February 28th, 2011
03:59 PM ET
Public health officials in four states are contacting airline passengers and employees who might have been exposed to measles in various airports last week. A 27-year-old woman who was not immunized against the disease and had recently returned from a trip overseas passed through Virginia, Maryland, Colorado and New Mexico.
CNN contacted the health departments of each state and here's what you need to know. All times are local.
Dulles International Airport on February 20, 2011
Loudoun County Health Department is alerting passengers who traveled through the airport on Sunday, February 20, and went through international arrivals and the main terminal baggage claim from 3:15 p.m. to 7:15 p.m. Based on the date of exposure these passengers may develop symptoms as late as Sunday, March 13, 2011.
BWI Thurgood Marshall Airport on February 22, 2011
The Maryland Department of Health is alerting passengers who traveled through BWI from early afternoon until around 9:00pm on Tuesday, February 22. The infected passenger passed through Gate A3 at approximately 7 p.m. on a flight to Denver, Colorado.
Denver International Airport on Tuesday, February 22, 2011
The Colorado Department of Public Health and Environment is alerting people who were working or traveling through Concourse C on Tuesday, February, 22. The infected passenger arrived at Gate C39 at approximately 9 p.m. Passengers and employees who were at these locations should monitor themselves for early symptoms of measles, especially fever, between March 1 and March 12.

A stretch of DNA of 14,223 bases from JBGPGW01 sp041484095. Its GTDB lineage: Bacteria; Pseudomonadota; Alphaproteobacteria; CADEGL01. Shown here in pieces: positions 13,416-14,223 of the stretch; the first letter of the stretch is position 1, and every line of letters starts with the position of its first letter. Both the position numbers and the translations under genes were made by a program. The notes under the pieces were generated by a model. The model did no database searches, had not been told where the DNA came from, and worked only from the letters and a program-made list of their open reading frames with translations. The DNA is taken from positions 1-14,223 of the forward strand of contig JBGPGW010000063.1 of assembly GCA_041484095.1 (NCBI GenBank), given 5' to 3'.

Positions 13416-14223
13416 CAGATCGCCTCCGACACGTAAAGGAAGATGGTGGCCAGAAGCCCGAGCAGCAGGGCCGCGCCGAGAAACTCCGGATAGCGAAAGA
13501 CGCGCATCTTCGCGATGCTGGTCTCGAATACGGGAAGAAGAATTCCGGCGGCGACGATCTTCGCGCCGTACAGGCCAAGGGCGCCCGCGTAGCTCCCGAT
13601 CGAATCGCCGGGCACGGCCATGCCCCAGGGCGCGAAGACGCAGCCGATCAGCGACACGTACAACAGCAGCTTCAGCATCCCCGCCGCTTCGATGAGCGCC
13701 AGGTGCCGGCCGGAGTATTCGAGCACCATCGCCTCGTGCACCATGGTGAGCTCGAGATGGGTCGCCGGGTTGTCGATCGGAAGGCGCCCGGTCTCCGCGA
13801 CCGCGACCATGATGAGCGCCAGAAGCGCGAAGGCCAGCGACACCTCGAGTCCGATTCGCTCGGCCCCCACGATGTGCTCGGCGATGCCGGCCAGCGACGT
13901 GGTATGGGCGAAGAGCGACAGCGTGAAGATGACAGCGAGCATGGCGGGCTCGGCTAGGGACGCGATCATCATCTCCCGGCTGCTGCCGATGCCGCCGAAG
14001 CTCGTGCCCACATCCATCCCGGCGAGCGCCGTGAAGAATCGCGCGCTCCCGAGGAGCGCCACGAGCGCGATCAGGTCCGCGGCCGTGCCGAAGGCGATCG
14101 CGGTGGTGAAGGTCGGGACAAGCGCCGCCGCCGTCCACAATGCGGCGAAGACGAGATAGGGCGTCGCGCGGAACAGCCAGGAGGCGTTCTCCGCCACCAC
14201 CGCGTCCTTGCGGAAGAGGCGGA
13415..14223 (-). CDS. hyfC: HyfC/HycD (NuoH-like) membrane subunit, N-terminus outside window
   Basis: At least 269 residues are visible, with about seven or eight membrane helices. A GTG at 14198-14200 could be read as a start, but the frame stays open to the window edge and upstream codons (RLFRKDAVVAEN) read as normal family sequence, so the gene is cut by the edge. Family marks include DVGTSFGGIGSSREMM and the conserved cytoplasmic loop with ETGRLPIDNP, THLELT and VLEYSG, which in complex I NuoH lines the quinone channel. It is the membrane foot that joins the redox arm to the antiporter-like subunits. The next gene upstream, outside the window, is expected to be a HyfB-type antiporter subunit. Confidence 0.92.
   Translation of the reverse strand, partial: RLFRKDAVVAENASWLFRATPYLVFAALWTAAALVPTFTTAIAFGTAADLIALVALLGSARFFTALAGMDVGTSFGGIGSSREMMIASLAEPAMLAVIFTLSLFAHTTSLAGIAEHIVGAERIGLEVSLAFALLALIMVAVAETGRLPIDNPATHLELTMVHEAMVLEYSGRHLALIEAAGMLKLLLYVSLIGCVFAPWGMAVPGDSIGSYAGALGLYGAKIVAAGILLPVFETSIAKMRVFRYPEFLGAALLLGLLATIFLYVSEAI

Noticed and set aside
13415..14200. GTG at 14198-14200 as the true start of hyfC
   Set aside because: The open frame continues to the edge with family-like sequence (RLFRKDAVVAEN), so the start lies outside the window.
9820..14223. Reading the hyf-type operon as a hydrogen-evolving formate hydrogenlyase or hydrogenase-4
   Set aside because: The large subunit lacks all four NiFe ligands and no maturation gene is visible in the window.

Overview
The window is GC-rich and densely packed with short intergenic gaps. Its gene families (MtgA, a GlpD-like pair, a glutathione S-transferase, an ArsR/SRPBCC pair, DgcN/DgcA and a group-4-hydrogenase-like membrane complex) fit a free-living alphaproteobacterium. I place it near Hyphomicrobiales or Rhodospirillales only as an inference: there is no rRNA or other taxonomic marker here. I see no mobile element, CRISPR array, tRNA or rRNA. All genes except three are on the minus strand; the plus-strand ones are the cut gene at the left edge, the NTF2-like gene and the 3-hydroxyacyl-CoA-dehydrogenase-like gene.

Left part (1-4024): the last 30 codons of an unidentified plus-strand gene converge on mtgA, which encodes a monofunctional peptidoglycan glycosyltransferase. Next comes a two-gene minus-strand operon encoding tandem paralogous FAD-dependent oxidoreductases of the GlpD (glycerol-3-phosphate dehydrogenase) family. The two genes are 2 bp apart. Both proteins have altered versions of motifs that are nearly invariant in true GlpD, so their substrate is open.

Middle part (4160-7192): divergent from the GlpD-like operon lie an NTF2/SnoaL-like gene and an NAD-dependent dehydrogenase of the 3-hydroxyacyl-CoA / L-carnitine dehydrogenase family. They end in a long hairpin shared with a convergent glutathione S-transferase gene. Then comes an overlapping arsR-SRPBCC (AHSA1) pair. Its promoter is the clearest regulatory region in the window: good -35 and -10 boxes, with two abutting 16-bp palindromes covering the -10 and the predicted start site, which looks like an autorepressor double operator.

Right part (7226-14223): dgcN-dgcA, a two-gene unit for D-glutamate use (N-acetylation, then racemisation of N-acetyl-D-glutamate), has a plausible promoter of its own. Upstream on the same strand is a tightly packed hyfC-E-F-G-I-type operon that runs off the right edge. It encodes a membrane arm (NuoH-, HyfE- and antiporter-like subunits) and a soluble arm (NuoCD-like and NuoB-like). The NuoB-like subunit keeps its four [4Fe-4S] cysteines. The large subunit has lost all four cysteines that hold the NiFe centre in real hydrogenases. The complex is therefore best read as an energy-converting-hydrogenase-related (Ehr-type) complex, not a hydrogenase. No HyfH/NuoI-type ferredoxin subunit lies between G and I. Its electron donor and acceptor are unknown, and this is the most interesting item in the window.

Albuquerque International Sunport Airport on February, 22, 2011
The New Mexico Department of Health is alerting passengers who traveled on Southwest Airlines flight 2605 which departed Denver at 9:55pm and arrived at Albuquerque Sunport at approximately 11:10pm. The patient, a New Mexico resident, is currently hospitalized and is the first confirmed measles case in New Mexico since 2008.
According to the Centers for Disease Control, measles is a highly contagious respiratory disease that can spread easily through coughing, sneezing and secretions from the mouth. People who have been exposed may develop symptoms including fever, a sore throat, rash or tiny white spots inside the mouth within seven to 14 days of being infected.
Vaccination has nearly eradicated the condition within the United States, but the virus kills almost 200,000 people each year around the world. For more information on measles exposure during travel, visit the CDC's Travelers' Health Yellow Book.
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